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What happens when HGTV Canada star Scott McGillivray takes on his biggest real estate investment project to date – a dilapidated lakeside vacation resort a couple of hours northeast of Toronto? He enlists the help of rival Bryan Baeumler and turns it into a fit-for-TV renovation challenge, pitting four dynamic design-contractor duos against each other to transform four brand new timber frame cabins into signature beachfront retreats.
And though it premiered on HGTV Canada and STACKTV March 5 as Renovation Resort, the new series could just as easily be called Reality Resort, given the real moments and struggles that make the editing cut,.
“We really just let this happen,” said McGillivray. “There’s no script, no major format. It was a brand new show and we were going to bring everyone here and let them do their thing and be authentic.”
From the casual banter – and playful digs – between McGillivray and Baeumler, to the angst between competitors when things go wrong, to the sincere opinions of guest judges, the show is an honest look at the arduous renovation experience, added Baeumler. “You watch these teams go through this process and as they get tired, as they get on each other’s nerves a bit, you really see the stress … and I hope people can connect and learn a little bit from that,” he said.
The series introduces four keen-eyed teams, eager to impress the two HGTV stars with their distinct design approaches: April and Arnold from Chicago, Savannah and Kyle from Phoenix, and Jena and Sean and Rotem and Troy from Toronto. Armed with a healthy $100,000 budget, each pair is tasked with remodeling their assigned cabin over the course of seven weeks with each week representing its own unique design challenge.
McGillivray and Baeumler name weekly winners, recruiting expert guest judges throughout the season to help evaluate the quality, functionality and creativity of each design, and delivering the news around the communal fire pit. Ultimately, the team deemed to have the best cabin will earn bragging rights and a $100,000 reward.
First up, competitors are assigned the main bedroom and bath, with the front entrance added midway through episode one as a ‘bonus build.’ It doesn’t take long for four distinct themes to emerge.
April and Arnold decide on a luxe, high-tech vibe; Jena and Sean opt for a playful, minimalism; Savannah and Kyle go all out to deliver a romantic, old world charm; and, Rotem and Troy create an airy Mediterranean paradise.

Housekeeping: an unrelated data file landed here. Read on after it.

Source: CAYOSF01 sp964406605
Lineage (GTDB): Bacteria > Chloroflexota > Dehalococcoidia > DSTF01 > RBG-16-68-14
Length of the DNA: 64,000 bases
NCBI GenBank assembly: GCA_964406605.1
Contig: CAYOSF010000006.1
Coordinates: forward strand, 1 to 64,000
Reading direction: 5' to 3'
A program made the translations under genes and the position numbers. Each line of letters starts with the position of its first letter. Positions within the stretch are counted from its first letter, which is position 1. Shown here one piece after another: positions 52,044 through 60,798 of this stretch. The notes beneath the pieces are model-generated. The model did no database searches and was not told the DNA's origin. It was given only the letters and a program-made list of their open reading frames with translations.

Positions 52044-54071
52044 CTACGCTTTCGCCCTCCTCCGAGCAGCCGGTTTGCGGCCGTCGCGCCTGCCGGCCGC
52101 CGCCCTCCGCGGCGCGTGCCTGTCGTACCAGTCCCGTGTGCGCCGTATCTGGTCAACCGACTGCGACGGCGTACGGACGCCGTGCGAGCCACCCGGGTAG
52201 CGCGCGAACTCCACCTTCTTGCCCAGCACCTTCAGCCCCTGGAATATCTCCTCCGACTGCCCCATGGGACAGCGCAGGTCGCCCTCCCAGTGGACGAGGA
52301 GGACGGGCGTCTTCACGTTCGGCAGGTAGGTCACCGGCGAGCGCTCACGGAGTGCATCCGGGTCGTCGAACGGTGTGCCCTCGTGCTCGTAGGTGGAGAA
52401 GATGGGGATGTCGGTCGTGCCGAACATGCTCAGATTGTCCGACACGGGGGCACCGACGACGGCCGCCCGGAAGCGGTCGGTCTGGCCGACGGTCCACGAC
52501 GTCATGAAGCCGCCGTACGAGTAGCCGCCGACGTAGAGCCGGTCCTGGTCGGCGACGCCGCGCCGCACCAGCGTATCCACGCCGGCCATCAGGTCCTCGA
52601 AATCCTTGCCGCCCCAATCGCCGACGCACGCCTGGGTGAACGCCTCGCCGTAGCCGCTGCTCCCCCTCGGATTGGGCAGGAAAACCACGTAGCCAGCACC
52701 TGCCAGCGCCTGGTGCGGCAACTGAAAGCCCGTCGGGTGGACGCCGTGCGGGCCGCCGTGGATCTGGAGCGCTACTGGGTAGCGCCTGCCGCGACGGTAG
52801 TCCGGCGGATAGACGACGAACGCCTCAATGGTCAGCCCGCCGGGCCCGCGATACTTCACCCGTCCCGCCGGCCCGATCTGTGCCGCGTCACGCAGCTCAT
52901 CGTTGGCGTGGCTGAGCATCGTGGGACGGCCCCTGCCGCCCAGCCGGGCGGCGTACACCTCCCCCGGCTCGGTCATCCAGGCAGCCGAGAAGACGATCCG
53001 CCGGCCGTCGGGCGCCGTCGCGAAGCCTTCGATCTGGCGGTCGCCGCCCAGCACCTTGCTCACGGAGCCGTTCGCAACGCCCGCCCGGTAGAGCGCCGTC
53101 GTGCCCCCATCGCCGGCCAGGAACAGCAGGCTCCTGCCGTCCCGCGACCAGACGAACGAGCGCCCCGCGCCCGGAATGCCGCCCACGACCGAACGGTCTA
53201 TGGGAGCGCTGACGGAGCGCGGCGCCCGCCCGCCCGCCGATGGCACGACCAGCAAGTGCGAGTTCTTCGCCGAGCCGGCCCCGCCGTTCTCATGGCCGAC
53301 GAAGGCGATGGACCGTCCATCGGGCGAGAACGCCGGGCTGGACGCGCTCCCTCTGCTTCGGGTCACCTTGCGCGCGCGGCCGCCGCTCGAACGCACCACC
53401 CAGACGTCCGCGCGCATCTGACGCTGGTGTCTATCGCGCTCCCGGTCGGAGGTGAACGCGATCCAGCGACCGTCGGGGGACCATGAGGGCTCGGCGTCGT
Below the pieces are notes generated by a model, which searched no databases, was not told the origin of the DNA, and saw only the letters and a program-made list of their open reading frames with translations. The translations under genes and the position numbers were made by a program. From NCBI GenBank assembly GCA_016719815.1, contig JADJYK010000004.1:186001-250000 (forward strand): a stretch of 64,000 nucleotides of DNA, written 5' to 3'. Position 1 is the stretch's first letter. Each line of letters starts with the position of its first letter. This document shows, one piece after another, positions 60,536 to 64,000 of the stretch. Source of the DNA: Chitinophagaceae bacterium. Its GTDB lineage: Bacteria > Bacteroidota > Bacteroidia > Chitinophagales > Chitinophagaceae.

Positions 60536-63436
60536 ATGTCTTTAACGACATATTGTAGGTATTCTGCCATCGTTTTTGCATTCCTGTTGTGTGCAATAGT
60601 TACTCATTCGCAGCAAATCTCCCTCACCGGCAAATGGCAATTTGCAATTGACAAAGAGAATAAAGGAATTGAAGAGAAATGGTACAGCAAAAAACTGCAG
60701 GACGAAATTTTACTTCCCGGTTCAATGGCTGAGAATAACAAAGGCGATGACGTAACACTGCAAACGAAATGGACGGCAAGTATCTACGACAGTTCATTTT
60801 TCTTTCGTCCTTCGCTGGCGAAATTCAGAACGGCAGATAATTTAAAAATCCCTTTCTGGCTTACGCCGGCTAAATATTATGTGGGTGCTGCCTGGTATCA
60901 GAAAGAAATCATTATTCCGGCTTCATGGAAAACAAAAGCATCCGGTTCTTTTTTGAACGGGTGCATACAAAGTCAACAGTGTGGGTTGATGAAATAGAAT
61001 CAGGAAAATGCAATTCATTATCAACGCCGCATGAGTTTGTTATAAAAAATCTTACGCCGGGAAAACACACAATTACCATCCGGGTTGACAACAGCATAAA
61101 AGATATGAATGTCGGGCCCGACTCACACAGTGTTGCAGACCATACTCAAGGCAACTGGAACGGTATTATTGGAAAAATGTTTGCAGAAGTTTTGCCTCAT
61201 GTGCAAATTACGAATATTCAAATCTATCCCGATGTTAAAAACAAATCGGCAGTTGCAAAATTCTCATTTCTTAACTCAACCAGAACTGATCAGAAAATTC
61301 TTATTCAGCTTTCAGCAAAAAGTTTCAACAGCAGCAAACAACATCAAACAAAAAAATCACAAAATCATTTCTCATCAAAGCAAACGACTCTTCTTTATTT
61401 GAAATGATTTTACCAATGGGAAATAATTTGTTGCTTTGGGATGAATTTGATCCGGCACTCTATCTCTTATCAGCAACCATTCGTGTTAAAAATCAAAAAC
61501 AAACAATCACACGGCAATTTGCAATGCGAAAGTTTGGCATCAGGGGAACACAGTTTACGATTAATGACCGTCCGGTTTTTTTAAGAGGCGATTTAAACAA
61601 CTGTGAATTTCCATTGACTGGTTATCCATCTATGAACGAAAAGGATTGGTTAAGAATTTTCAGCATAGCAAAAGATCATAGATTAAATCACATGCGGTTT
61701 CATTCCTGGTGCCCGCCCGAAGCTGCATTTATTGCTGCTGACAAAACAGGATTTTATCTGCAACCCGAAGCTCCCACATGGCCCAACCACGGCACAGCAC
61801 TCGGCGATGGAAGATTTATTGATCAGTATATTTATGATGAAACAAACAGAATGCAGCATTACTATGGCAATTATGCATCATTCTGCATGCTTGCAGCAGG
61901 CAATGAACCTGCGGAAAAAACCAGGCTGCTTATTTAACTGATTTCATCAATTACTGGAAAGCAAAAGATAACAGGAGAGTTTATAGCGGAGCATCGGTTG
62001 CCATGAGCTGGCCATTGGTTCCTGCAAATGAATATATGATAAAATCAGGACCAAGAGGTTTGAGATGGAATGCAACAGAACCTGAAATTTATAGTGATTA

“If you asked Scott and me to design and finish these cabins, I don’t think they would have looked anything like the four we ended up with,” said Baeumler.
For Rotem and Troy Lamsee – co-owners and founders of Toronto-based Ace of Space Interiors, who answered the casting call at the urging of a doting client – the experience was as rewarding as it was tasking.
“It was gruelling, really long days, but so much fun, so much creativity and so much great bonding with the other teams, it really just pushed us to the limit,” said Troy.
The couple is so used to working together, “it’s like they do it in their sleep,” added Rotem, who came to Canada from Israel at age 12 and learned her trade from her father. They decided from the outset to create a vacation rental that they themselves would enjoy, replicating the airy, bright and inviting feel of a Mediterranean villa filled with earthy tones and hand-made materials.
In episode one, guest judge Debra Salmoni, McGillivray’s co-host from Scott’s Vacation House Rules, calls the terra cotta herringbone tile on their entrance floor “stunning” and remarks that the master bedroom feels like a European hotel. Rotem’s flair for archways – which Troy carefully crafts in both the front entrance and shower – wows all three judges.
“They say the devil is in the details,” remarked Troy, noting that they put an emphasis on finishing in any project they undertake. “We know Scott and Bryan look at that kind of stuff so we wanted to make sure we didn’t miss anything.”
Perhaps reflecting Canadian frugality, the two Canadian teams spend the least on the first challenge, with Rotem and Troy reporting the lowest budget at just $11,500 due to Rotem’s cost-conscious approach. Savannah and Kyle get the first win, but as the episodes continue, it becomes more difficult for all four teams to keep momentum going, said McGillivray.
“Was it the right decision to let them completely freestyle? I guess we’ll find out,” he said, adding that viewers can expect to see the resort “really start to come to life” in episode six, including a fifth cabin that he teams up with Baeumler to transform.
“Some of them did some really great stuff and some of them made some bad choices, but that’s part of the evolution of the process,” said McGillivray.
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